Secret Teacher: are you teaching in a climate of fear?

This week’s Secret teacher, who works in a primary school in the Midlands, says the pressure of Ofsted inspections and a data-driven culture is destroying staff morale at his/her school. This is from the Guardian…

My colleagues and I work in a climate of fear. We see people crying in their cars; not able to come in for fear of the day ahead. People crying in corridors after years of successful teaching, demoralised and mystified by bad observation feedback. People crying over their loss of confidence and joy of teaching. People sad remembering that children used to be valued individuals not just analysed as statistics. Misery at the injustice of the system we’re currently victims of.

We have the pleasure of working at a fantastic primary school which just happens to be in one of the most deprived parts of the Midlands. Our children are a delight, despite having many social and financial hardships. As caring professionals we have always tried to compensate for this; spending considerable extra time and, at our own choosing, our personal money to ensure that our pupils have the best. Nobody in an office needed to tell us to do this. For a long time we have quietly been ‘narrowing the gap.’

Staff spend large amounts of time liaising with outside agencies, filling in special educational needs (SEN) and welfare-related paperwork, dealing with English as an additional language (EAL) new entrants and low level language skills generally. On top of this we are expected to stretch the tops, accelerate the ‘slow movers’ and deliver high quality first teaching in all lessons. Our children are often complex individuals and our unrecognised and undervalued strength as a staff has been to nurture and include these complexities into a happy, cohesive school. However, these skills seem to count for little in the current climate.

Now it is all about academic progress. Isn’t progress more than just academic knowledge and going through the sub-levels? Don’t get me wrong, we want our children to make great steps forward academically, we have always strived for this and more often than not achieved it. But in a school like ours progress is also about building confidence, helping to mend broken hearts and ensuring that a child’s emotional, physical and social security is safeguarded. How is this measured? Should teachers stop calling children by their names and instead call them 2c, 3a or 5c? Sadly, this trend is already well established. Children are not individuals, they are data…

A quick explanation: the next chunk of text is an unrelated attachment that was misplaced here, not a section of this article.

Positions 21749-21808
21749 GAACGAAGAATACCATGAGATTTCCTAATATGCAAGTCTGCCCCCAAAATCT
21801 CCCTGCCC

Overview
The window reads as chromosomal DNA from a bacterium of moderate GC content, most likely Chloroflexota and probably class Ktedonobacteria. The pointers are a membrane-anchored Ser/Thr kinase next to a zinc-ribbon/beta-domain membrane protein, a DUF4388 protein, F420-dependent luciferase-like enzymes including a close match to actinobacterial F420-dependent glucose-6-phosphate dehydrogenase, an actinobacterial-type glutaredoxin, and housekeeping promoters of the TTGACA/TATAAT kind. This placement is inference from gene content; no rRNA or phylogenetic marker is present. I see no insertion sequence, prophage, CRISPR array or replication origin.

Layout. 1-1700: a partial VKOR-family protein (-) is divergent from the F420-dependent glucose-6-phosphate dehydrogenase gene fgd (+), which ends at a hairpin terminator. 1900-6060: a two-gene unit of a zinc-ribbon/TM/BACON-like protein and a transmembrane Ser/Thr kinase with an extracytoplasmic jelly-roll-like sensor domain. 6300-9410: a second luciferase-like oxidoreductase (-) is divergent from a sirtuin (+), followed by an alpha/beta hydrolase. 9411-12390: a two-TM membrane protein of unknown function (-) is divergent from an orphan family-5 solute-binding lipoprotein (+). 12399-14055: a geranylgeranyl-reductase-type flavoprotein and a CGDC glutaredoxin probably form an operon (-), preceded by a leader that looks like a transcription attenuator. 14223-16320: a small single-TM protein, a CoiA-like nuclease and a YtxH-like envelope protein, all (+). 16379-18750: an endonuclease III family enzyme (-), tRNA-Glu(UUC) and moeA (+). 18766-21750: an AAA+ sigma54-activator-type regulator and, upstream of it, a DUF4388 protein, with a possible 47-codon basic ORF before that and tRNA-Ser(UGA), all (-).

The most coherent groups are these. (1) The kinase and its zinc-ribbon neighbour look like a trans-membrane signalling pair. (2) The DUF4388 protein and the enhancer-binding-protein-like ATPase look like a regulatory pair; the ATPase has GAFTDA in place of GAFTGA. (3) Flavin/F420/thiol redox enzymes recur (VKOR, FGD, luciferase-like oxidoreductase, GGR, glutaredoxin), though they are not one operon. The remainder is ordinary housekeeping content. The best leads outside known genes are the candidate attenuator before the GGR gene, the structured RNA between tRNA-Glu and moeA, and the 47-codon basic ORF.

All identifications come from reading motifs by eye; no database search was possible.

The article concludes…

It is time for honesty in education. How is it that less than a year ago, many of us were judged by a range of professionals to be ‘good’ or ‘good with outstanding elements,’ yet suddenly we require improvement or even worse are inadequate. Do outstanding teachers really teach outstanding lessons, according to the new framework, day in, day out? If this is possible then it can’t be physically sustainable for a long period of time. It seems to us that skilled teachers with the intelligence and experience to freely use their professional judgement are no longer required. Welcome to the rise of the factory production-line teacher.

Of course schools need to be inspected and teachers observed. Of course schools and teachers need to strive for constant progress. But a good teacher is their own worse critic, constantly striving for improvement. A good teacher welcomes constructive criticism from fellow professionals and experts. Now in schools like mine we feel like we are being hunted. The shadowy executioner waits in the corridor, rubbing his hands with glee at each contrivance of an inadequate lesson.

It is up to all of us in education to stand together and put right these wrongs; before experienced, passionate and excellent teachers are lost to our profession forever. The goalposts will move again and next time it could be you teaching in fear.

More at:  Secret Teacher: are you teaching in a climate of fear?

In praise of … Mr Men
Half of Scots back right to send child to Gaelic school
Categories: Primary and Teaching.

Comments

  1. schlteacher

    SchoolsImprove I recognise this & totally agree. Sadly M.Gove would probably see the writer as an enemy of promise. He is ruining education

  2. OOK_Librarian

    SchoolsImprove So many teachers who used to enjoy & therefore devote huge energy & passion to the profession, now dread going to work #Gove

    • SchoolsImprove

      OOK_Librarian Horrible to hear… but… desire for improvement = change = stress/pressure. Can stds go up w/o this happening?

      • OOK_Librarian

        SchoolsImprove Change or consolidation of current initiatives or meaningful consultation with & respect for advice from professional bodies

      • OOK_Librarian

        SchoolsImprove Stds may not go up without this happening, but the key is effectively managing that change. The #Gove dept lacks this skill

  3. PODCASTREVISION

    SchoolsImprove nothing is worth feeling like this. If you’re on tears at the thought of work, you need to leave.

  4. TeacherComforts

    SchoolsImprove Absolutely!Am I getting out at the first opportunity? Oh ho yes. When is someone going to be honest about retention figures?

Let us know what you think...